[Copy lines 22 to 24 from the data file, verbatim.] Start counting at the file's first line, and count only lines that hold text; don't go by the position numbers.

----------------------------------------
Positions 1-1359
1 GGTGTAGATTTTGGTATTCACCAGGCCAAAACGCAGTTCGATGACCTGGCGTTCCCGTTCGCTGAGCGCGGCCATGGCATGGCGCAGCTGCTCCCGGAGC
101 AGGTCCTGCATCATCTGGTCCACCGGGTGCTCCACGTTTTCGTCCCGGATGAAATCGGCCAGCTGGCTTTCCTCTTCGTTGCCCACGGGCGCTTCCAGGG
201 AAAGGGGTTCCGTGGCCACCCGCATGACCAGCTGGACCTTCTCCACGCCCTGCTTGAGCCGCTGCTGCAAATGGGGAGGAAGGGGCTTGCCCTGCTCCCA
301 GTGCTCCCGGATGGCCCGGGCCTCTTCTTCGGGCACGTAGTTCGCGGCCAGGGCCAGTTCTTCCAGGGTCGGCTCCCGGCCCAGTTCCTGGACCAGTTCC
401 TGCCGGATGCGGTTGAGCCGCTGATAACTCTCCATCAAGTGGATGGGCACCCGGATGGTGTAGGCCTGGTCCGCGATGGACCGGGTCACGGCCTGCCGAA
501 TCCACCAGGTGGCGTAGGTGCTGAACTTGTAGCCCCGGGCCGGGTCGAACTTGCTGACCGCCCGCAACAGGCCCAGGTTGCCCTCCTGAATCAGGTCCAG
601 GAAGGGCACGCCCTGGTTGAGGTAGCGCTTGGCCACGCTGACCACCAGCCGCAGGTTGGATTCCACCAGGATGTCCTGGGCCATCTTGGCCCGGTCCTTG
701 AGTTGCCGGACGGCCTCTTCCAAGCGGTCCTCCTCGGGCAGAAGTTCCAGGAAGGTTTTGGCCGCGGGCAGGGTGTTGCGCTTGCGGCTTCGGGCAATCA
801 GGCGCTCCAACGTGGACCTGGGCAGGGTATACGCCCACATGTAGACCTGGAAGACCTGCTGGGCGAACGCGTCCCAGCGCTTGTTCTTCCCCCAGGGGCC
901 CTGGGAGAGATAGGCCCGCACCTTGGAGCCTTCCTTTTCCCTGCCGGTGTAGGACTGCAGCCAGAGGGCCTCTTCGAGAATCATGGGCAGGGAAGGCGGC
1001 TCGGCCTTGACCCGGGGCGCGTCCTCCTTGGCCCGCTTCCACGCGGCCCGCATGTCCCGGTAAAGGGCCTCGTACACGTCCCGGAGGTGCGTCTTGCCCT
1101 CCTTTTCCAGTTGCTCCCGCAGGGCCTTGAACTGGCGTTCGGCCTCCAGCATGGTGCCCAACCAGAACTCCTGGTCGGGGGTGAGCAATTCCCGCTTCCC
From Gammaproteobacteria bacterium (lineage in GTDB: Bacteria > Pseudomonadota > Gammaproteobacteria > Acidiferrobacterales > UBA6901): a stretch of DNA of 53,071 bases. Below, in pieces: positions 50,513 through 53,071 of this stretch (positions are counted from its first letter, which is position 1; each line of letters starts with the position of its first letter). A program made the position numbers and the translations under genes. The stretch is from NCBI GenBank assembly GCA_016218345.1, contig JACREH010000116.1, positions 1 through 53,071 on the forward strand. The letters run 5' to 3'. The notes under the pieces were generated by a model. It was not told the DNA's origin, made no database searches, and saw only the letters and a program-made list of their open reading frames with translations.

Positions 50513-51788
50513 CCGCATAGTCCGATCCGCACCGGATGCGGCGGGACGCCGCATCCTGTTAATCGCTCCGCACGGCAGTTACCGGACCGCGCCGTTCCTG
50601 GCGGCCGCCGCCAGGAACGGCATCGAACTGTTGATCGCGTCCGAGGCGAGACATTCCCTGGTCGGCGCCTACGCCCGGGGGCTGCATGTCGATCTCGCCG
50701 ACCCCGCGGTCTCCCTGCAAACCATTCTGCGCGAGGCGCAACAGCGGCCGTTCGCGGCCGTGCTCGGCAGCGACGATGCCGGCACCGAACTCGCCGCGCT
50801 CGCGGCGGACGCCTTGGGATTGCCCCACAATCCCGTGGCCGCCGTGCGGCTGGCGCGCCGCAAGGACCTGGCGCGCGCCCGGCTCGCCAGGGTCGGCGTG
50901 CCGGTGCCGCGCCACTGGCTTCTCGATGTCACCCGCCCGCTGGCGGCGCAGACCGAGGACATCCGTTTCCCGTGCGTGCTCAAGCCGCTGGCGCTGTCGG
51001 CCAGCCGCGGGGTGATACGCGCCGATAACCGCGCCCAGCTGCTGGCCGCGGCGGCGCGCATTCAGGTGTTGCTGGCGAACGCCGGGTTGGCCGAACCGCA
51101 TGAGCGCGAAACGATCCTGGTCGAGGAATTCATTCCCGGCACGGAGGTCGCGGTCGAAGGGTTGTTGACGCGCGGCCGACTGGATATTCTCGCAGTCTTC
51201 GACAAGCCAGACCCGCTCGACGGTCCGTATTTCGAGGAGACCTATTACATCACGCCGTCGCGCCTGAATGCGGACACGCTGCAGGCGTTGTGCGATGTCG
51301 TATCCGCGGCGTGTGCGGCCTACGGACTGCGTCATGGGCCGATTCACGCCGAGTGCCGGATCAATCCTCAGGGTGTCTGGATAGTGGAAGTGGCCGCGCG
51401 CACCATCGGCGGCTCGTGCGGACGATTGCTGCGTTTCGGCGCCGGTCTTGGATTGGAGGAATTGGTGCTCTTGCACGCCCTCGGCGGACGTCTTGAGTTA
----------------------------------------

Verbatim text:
51101 TGAGCGCGAAACGATCCTGGTCGAGGAATTCATTCCCGGCACGGAGGTCGCGGTCGAAGGGTTGTTGACGCGCGGCCGACTGGATATTCTCGCAGTCTTC
51201 GACAAGCCAGACCCGCTCGACGGTCCGTATTTCGAGGAGACCTATTACATCACGCCGTCGCGCCTGAATGCGGACACGCTGCAGGCGTTGTGCGATGTCG
51301 TATCCGCGGCGTGTGCGGCCTACGGACTGCGTCATGGGCCGATTCACGCCGAGTGCCGGATCAATCCTCAGGGTGTCTGGATAGTGGAAGTGGCCGCGCG